Firefighters from Aston Community Fire Station swapped their helmets for hairnets as they volunteered with their local FoodCycle project.
Using food that would otherwise have gone to waste, they rustled up free three-course community Sunday lunches – taking the opportunity to offer the recipients one of our own Safe and Well visits.
FoodCycle is a national charity that serves 38 community meals each week across England. Justin Powell, from the charity, said: “We’re all about building communities and providing a warm, welcoming environment for people who may be lonely or hungry.
“The Aston firefighters were so welcoming and supportive towards people who needed extra help. They got involved in all aspects of volunteering, from preparing vegetables for the main course to serving food and chatting with guests.
“It’s the first time we’ve teamed up like this and we want to ensure our partnership lasts, as well as to encourage more partners to get involved, too.”
Crew Commander Aaron Adshead, of Aston Red Watch, said: “FoodCycle is an award-winning charity that builds communities by combining volunteers, surplus food and spare kitchen spaces. They create nutritious meals for people at risk from food poverty and social isolation.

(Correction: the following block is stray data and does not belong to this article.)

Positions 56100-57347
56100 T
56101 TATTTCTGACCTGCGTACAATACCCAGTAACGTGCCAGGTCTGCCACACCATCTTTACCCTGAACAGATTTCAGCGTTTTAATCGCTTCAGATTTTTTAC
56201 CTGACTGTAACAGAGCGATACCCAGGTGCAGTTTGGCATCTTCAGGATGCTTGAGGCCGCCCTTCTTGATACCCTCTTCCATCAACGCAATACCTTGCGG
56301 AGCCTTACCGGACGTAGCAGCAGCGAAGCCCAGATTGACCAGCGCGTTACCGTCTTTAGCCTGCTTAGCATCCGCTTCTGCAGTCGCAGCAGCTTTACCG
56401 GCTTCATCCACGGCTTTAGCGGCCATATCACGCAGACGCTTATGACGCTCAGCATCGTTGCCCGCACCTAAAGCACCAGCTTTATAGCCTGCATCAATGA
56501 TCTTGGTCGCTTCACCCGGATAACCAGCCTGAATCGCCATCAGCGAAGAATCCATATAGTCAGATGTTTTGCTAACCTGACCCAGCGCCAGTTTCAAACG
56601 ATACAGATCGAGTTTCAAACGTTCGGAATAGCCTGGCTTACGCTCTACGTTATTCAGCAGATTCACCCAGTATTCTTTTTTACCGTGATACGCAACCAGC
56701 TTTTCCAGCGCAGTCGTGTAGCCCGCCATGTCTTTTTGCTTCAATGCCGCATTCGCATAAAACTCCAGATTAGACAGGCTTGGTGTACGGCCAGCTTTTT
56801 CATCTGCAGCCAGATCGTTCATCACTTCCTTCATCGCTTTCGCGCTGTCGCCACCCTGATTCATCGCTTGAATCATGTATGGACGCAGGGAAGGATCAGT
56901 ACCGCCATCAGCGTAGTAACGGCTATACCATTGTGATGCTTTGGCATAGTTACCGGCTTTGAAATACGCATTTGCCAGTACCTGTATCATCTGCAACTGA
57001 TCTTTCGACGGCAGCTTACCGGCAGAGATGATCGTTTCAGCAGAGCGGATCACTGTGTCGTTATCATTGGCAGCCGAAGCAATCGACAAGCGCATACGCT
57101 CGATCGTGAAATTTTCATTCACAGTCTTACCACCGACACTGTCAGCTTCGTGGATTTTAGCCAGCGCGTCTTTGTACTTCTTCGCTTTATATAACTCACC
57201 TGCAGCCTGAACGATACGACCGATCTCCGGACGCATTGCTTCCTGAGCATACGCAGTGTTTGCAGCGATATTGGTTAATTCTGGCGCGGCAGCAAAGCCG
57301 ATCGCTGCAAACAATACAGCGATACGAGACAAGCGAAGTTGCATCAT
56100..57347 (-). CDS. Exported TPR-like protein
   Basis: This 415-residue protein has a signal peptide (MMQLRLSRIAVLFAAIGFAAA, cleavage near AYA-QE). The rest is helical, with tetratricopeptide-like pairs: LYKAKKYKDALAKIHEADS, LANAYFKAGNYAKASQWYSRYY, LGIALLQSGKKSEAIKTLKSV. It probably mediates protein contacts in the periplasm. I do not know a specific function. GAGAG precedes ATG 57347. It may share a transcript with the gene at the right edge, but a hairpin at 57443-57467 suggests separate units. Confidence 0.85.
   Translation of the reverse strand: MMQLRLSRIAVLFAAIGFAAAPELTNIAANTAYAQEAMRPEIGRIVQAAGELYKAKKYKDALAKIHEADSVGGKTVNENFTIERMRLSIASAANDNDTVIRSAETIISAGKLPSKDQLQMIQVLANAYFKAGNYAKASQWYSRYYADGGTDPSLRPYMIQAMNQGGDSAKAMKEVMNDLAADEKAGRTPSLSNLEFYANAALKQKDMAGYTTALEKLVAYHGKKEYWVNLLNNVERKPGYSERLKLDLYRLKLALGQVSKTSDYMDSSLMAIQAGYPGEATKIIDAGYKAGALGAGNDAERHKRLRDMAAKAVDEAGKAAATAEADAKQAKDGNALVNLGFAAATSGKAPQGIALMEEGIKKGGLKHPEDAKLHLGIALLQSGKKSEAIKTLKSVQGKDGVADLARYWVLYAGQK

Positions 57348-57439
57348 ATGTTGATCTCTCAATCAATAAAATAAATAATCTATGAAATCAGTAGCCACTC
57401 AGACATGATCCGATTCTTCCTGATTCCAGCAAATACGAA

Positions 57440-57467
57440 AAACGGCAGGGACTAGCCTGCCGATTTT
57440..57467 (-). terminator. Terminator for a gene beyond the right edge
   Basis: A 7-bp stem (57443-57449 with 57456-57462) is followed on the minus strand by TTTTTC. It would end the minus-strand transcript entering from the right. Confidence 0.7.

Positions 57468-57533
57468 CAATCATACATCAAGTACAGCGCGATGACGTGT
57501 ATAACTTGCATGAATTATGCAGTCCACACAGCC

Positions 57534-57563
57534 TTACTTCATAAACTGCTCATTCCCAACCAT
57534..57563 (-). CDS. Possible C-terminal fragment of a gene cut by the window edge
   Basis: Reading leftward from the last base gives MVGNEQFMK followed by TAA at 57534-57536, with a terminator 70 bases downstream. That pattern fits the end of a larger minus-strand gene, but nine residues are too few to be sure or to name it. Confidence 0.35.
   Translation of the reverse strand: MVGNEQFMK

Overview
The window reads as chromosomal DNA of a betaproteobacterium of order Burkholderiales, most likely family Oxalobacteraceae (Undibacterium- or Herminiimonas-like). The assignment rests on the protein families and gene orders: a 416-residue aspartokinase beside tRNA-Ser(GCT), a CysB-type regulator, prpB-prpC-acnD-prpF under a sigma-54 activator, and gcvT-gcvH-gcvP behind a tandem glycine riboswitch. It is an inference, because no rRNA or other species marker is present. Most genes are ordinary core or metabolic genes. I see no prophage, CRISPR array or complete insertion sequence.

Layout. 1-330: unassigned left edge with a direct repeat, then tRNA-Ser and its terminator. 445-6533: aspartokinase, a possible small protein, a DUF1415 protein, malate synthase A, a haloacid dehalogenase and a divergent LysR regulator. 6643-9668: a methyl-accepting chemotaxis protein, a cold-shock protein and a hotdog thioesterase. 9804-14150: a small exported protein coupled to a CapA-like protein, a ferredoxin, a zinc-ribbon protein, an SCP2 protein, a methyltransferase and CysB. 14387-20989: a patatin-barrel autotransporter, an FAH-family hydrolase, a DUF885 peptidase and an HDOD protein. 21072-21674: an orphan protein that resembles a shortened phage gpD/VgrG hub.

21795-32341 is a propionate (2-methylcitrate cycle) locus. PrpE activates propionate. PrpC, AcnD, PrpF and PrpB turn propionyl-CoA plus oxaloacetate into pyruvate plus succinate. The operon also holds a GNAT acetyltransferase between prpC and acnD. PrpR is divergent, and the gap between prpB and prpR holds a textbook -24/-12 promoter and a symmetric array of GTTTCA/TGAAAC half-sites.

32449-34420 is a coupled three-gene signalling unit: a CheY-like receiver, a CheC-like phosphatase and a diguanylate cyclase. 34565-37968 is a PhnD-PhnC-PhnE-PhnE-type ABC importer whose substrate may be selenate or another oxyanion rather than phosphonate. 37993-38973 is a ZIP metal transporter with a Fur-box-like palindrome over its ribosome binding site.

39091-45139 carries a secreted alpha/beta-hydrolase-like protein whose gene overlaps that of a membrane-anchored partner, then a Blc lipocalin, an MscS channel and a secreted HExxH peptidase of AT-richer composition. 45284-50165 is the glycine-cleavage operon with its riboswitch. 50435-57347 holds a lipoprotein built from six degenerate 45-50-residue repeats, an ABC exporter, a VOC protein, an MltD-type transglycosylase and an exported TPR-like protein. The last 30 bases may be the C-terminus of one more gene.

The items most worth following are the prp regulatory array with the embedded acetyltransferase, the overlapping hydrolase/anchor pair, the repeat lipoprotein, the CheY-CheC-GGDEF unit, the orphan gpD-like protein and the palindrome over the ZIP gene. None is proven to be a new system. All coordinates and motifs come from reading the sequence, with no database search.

“We were really pleased to be able to help. It was a great way of breaking down barriers and being able to speak to people at higher risk of accidental fires at home.
“We were able to identify several vulnerable people who would benefit from one of our Safe and Well visits, and we’re hoping the collaboration is something we’ll be able to set up in other fire station areas.
FoodCycle Birmingham Aston serve meals at Birmingham Settlement every Sunday at 1.30pm and anyone is welcome to join them. They also have a project in Sutton Coldfield.
Thank you @aston_fire @WestMidsFire for helping us at the @foodcycle Birmingham Aston cook this Sunday! You were all a great help and it was so good to have you there engaging with the community… Q. Were you shocked to see how much food waste we get??? #foodcycle #foodwaste pic.twitter.com/oFBT6UVCIw
— Christie Newman (@cdeenewman) 10 December 2018